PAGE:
Six Tanzanian imams kidnapped in eastern DR Congo set free


Six Tanzanian imams and their Congolese driver who were kidnapped on Aug. 2, 2015 in DR Congo’s North Kivu province, were released on Tuesday, a civil society source said.

The six were released following a military operation that has been going in North Kivu province against the Democratic Forces for the Liberation of Rwanda (FDLR) rebels, the coordinator of the Center for Promotion of Peace, Democracy and Human Rights (CEPADHO) Omar Kavota told Xinhua by phone.

“The imams were presented to local authorities on Sept. 1,” Kavota said, adding that “they had been released unconditionally by their kidnappers in the east of the Democratic Republic of Congo (DR Congo).”

“They walked for several hours at night before getting to a unit of DR Congo soldiers who later escorted them,” he said.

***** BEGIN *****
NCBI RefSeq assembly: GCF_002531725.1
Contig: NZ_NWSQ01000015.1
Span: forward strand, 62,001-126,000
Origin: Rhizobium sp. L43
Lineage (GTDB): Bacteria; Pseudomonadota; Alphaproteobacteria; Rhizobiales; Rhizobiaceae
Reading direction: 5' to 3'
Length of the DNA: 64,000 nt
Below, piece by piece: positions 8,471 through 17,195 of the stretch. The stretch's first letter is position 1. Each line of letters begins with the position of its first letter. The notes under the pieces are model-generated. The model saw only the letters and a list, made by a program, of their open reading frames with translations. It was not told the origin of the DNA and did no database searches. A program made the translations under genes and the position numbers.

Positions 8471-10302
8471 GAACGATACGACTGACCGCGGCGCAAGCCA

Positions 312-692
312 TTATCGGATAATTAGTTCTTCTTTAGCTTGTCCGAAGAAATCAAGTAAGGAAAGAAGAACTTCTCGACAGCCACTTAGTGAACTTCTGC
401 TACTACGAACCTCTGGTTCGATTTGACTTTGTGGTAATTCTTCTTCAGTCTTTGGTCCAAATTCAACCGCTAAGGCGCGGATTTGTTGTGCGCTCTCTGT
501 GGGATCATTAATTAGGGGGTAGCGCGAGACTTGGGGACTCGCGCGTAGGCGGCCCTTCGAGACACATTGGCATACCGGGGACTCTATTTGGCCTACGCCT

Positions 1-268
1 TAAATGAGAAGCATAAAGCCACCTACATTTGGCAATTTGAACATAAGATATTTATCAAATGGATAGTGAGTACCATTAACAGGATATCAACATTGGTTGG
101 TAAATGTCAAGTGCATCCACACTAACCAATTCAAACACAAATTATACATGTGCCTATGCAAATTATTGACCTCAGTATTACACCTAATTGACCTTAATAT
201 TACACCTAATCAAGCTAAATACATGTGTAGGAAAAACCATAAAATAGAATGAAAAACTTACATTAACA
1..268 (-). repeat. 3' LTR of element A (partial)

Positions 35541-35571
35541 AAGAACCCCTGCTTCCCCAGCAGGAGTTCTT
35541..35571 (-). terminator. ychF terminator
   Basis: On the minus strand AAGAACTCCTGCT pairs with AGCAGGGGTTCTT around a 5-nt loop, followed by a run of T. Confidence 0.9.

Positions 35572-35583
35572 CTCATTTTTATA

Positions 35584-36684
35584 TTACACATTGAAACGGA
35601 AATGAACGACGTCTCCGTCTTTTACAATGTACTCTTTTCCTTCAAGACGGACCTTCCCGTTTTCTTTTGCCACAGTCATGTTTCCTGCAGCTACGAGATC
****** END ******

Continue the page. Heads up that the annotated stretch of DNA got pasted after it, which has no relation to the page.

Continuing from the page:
Eight days after their abduction, the kidnappers asked for a ransom of 20,000 U.S. dollars from the North Kivu Governor Julien Paluku before releasing the imams. However, North Kivu authorities and the Muslim community did not respond to the demands of the hostage takers.

The Tanzanian imams and their Congolese driver were kidnapped by suspected FDLR members when they were coming back from a mission to teach the Islamic faith in Kiwanja locality, North Kivu province.

Officials of the muslim community in North Kivu said the imams and their driver were safe and sound, although they reported having been tortured by their kidnappers.

Army spokesman in North Kivu Victor Masandi confirmed the release of the imams to Xinhua, but promised to give further details later. Enditem

Source: Xinhua

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